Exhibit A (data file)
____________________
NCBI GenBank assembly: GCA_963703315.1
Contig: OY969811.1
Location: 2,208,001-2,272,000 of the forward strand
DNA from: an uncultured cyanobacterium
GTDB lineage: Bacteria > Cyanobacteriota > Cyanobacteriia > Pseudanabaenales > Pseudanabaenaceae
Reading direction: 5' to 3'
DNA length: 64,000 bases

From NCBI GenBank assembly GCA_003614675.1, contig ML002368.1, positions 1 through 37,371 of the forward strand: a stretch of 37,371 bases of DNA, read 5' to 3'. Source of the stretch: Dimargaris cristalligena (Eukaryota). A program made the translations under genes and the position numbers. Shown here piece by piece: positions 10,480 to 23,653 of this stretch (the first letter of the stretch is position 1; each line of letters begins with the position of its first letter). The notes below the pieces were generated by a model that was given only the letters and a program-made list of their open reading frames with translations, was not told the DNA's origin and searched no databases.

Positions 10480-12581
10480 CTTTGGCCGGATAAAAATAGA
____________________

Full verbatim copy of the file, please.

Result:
NCBI GenBank assembly: GCA_963703315.1
Contig: OY969811.1
Location: 2,208,001-2,272,000 of the forward strand
DNA from: an uncultured cyanobacterium
GTDB lineage: Bacteria > Cyanobacteriota > Cyanobacteriia > Pseudanabaenales > Pseudanabaenaceae
Reading direction: 5' to 3'
DNA length: 64,000 bases

From NCBI GenBank assembly GCA_003614675.1, contig ML002368.1, positions 1 through 37,371 of the forward strand: a stretch of 37,371 bases of DNA, read 5' to 3'. Source of the stretch: Dimargaris cristalligena (Eukaryota). A program made the translations under genes and the position numbers. Shown here piece by piece: positions 10,480 to 23,653 of this stretch (the first letter of the stretch is position 1; each line of letters begins with the position of its first letter). The notes below the pieces were generated by a model that was given only the letters and a program-made list of their open reading frames with translations, was not told the DNA's origin and searched no databases.

Positions 10480-12581
10480 CTTTGGCCGGATAAAAATAGA